Finest Hour 173, Summer 2016
Roger Hermiston, All Behind You, Winston: Churchill’s Great Coalition, 1940–45, Aurum Press, 406 pages, £20.
Review by John Campbell
John Campbell’s books include major biographies of F. E. Smith, Aneurin Bevan, Edward Heath, Margaret Thatcher, and most recently Roy Jenkins.
The title of this book derives from the caption for the great cartoonist David Low’s Evening Standard drawing of 14 May 1940—four days after Churchill became Prime Minister— showing Churchill followed by leaders of the new government, all rolling up their sleeves and marching determinedly forward to start the job of winning the war.
Roger Hermiston’s bright idea is to take this image as the starting point for examining Britain’s war effort not as the achievement of one man—however indispensable his leadership—but rather as the product of the whole coalition government, comprising a remarkable collection of individuals from widely different backgrounds, working together, not always harmoniously but in the end effectively, for the common goal of victory. It is so obviously right that it is surprising that no one, so far as I know, has done it before. His book is skilfully constructed, with successive chapters focussing on the particular contribution of different players while maintaining a broad chronological narrative through the stages of the war, from the defiant unity of May 1940 through the dark days of 1941 to the turning of the tide in 1942 with the entry of the Russians and the Americans and the increasing strains within the coalition, as attention turned towards building the post-war world.
While Churchill was almost wholly taken up with military strategy, it was his colleagues who had to keep the forces supplied with manpower, weapons, and equipment and keep the nation fed and safe. The key figures were Ernest Bevin, the roughhewn leader of the Transport and General Workers Union, whose appointment as Minister of Labour was the most striking symbol of national unity overcoming pre-war class antagonism; Herbert Morrison, Labour leader of the London County Council, who became Home Secretary with responsibility for protecting the populations of London and other cities from the effects of German bombing, as well as addressing sensitive questions of civil liberty in wartime; and the maverick Canadian newspaper proprietor Lord Beaverbrook, an old crony of Churchill’s who was initially put in charge of galvanising aircraft production in 1940–41 and later given a number of other tasks in which he repeatedly clashed with Bevin and Morrison but could usually rely on Churchill’s support.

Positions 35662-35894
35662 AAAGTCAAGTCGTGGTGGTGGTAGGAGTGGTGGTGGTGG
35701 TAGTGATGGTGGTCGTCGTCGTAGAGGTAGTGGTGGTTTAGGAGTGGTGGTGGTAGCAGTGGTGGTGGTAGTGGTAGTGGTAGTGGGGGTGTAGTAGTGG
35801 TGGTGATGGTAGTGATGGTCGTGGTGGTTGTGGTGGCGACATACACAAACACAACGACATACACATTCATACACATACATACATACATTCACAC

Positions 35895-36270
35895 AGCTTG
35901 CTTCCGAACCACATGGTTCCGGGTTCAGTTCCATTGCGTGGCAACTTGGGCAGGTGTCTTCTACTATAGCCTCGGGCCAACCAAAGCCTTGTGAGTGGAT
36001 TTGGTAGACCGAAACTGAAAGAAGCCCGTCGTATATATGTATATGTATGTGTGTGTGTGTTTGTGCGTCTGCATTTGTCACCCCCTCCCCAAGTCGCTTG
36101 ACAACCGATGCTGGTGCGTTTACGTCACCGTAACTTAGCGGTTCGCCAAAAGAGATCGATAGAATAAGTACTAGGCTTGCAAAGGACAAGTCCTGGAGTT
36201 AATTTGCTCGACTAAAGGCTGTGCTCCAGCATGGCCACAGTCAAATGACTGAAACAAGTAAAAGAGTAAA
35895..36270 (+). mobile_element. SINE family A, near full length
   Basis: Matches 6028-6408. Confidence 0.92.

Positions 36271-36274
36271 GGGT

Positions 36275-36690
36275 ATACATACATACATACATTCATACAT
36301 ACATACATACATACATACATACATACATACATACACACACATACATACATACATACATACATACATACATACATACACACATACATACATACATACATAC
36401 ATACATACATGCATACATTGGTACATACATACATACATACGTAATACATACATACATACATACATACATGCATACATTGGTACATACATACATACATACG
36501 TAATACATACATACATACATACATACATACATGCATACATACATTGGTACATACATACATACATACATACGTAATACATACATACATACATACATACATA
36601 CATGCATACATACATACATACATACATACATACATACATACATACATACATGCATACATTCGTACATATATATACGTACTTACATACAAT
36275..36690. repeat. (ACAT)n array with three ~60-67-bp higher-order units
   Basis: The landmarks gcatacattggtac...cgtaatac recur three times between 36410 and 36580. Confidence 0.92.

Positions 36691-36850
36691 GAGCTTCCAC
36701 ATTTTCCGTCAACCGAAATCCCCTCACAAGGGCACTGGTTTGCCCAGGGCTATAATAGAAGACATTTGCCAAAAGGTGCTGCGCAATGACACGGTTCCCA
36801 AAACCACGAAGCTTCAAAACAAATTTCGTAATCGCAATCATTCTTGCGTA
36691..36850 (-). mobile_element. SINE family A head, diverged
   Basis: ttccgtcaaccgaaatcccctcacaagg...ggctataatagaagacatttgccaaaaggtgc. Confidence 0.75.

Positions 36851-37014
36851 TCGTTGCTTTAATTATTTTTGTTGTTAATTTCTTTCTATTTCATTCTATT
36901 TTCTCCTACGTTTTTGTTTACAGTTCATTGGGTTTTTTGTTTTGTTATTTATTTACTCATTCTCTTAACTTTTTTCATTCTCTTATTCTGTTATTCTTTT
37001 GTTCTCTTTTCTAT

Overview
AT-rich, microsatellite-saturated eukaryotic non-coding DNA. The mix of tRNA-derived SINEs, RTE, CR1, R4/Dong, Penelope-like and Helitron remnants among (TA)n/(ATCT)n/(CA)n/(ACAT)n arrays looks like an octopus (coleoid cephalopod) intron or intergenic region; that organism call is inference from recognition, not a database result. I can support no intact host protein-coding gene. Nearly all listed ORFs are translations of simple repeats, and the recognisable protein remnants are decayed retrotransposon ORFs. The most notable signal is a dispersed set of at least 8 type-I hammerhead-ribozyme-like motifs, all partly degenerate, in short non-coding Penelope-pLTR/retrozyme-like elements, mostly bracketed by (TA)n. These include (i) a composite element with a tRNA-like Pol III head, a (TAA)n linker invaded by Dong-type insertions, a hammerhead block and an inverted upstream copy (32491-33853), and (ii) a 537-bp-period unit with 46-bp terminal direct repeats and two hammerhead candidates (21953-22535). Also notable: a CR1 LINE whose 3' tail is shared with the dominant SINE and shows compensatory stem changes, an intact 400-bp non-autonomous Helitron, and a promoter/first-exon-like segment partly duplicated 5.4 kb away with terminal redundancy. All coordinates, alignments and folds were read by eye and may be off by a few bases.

As Minister of Food Lord Woolton—originally plain Fred Marquis, a successful Liverpool businessman—organised the “kitchen front,” which enabled the country to survive the real threat of starvation by German U-boats. Woolton earned the affectionate nickname “Uncle Fred” while imposing increasingly severe rationing and promoting spartan dietary expedients like Woolton Pie (“steak and kidney pie without the steak and kidney”).
Brendan Bracken, another unconventional protege of the prime minister, made a success of the tricky job of Minister of Information, which had earlier defeated the more distinguished John Reith and Duff Cooper, winning the trust of the newspapers and the BBC by giving them news instead of suppressing it. Among other unsung heroes, Hermiston also highlights the vital contribution of the only two women in the government: the Labour firebrand “Red Ellen” Wilkinson in the Home Office and the formidable Tory Florence Horsbrugh, who combined effectively with Morrison and Sir John Anderson to organise civil defence, provide bomb shelters, and look after the victims of bombing in London and all the other heavily-targeted cities around the country.
Curiously, the one character who still does not fully come to life is the ever-elusive Clement Attlee—the man who as deputy Prime Minister really ran the government, resolved disputes and held the coalition together while Churchill was preoccupied with the war, uninterested in domestic matters and frequently absent. Many colleagues testified to the quiet efficiency of Attlee’s chairmanship, compared with Churchill’s magnificent but often rambling monologues; but it is still not clear exactly how he exerted his unassuming authority. A rare glimpse is provided by a sharp letter he wrote Churchill in early 1945 protesting at his failure to read the papers before Cabinet:
More and more often you have not even read the note prepared for your guidance. Often half an hour or more is wasted in explaining what could have been grasped by two or three minutes reading of the document.
Churchill was said to be furious; but Clementine admired Attlee’s courage, and he eventually sent a chastened reply.
The sometimes tense relationships within the coalition make a good new slant on a familiar story, and Roger Hermiston tells it well.